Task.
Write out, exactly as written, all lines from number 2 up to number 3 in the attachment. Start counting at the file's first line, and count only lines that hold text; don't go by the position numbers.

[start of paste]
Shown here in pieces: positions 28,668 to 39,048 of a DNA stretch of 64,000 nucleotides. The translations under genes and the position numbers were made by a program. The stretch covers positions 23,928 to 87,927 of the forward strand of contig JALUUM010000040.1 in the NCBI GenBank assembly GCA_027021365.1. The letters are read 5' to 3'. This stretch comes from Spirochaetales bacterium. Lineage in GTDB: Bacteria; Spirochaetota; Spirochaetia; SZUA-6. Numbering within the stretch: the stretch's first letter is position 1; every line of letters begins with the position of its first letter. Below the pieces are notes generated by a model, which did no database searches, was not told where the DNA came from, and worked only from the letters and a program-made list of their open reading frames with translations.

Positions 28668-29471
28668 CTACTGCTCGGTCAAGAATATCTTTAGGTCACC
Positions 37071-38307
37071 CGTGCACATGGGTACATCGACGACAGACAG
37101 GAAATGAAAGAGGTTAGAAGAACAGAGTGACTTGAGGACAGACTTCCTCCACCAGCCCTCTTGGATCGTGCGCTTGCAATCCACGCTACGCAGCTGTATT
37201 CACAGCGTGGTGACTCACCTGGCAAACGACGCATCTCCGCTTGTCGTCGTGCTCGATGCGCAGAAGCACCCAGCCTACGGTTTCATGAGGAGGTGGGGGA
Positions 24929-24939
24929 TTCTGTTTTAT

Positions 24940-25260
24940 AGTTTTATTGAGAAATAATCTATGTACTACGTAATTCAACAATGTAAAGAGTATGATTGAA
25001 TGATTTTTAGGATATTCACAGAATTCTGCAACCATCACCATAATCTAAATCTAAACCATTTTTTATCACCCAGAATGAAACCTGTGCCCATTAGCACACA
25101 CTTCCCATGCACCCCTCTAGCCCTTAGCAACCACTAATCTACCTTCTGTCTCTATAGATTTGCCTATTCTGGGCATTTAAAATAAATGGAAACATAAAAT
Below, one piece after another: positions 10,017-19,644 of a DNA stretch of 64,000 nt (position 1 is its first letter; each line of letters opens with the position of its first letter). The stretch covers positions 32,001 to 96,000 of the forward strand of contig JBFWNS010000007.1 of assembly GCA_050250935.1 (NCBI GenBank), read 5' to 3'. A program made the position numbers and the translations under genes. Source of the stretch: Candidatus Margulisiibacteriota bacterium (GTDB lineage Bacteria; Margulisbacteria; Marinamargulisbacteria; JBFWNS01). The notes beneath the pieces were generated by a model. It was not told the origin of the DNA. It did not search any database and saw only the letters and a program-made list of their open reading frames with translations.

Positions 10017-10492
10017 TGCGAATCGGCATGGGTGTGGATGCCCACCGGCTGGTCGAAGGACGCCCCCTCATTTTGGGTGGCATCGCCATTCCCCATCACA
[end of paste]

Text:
Positions 28668-29471
28668 CTACTGCTCGGTCAAGAATATCTTTAGGTCACC